Into a dark wood, lightly

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In the July 2014 edition of Earthlines magazine, Vivienne Palmer tells a story of being accosted by a naked man when walking alone in the woods above Winchester in England. The man knocks her to the ground. He is holding his penis in one hand. She manages to get to her feet and run like a wild animal for safety. At my convent boarding school in Surrey, the woods were frequented by a man who liked to do much the same, except for the knocking down bit. Because we traveled in groups, this never seemed quite as terrifying.

But as any woman who has felt threatened by a man in a wild place knows, an encounter like this sets off a primal reaction– of fear of being attacked and of resentment at being made to be afraid.

I have worked all my life to be unafraid of being alone in wild places: walking on the hills of Marin County, figures appearing like ghosts out of the swirling fog; the ecstatic joy of standing alone on a mountaintop in a thunderstorm; wandering at night in dark forests to the crackle of leaves and the snap of twigs. At these times, the fear I have felt has not been so much for the grizzly bear, or the mountain lion, or the wolves that howled in the Bechler Canyon in Yellowstone. This is the healthy wild, and I take my chances. What I fear is the crazy man.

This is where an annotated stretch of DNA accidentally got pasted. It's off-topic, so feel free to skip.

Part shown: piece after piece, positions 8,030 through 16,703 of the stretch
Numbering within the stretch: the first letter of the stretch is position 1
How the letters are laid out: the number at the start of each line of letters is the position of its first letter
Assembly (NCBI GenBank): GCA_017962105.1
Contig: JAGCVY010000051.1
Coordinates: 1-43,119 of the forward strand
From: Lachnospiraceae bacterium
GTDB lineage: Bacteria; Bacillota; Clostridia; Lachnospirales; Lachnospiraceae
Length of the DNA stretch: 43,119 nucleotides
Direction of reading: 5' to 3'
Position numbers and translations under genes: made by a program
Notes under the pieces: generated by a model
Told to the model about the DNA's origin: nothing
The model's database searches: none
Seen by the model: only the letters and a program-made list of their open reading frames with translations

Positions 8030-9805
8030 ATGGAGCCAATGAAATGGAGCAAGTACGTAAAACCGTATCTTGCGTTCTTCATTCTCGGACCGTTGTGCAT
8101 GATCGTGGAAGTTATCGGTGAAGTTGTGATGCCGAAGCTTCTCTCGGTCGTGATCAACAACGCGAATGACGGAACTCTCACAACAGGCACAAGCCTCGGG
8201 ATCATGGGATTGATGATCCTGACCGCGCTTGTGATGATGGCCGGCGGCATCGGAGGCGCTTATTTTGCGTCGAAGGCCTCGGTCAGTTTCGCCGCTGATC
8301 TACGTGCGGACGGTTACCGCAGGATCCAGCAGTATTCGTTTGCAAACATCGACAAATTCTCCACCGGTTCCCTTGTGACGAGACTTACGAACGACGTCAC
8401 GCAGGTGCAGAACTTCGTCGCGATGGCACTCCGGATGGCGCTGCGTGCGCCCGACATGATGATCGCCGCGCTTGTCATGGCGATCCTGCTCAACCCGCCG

As Palmer goes on to say in her Earthlines essay, the reactions a woman receives to being accosted on a remote trail only adds to the damage. If the assault doesn't result in tangible harm, it's laughed off or treated by law enforcement with indifference.

We are also told this--"What were you thinking of?" Women are deemed foolish for walking solo in the wilderness. It's as if we are asking for trouble. It's as if we are supposed to sacrifice this profound and sacred right to be alone in nature because it's somehow irresponsible to do otherwise.

Men, of course, have their own set of challenges in the wild places. And it's not that they can't also be set upon by some maniac or other. And yet, as women we know the courage it takes––that Cheryl Strayed kind of fearlessness––to step onto the trail by ourselves.

The predators we most fear as we enter a dark wood, lightly, are the two-legged ones.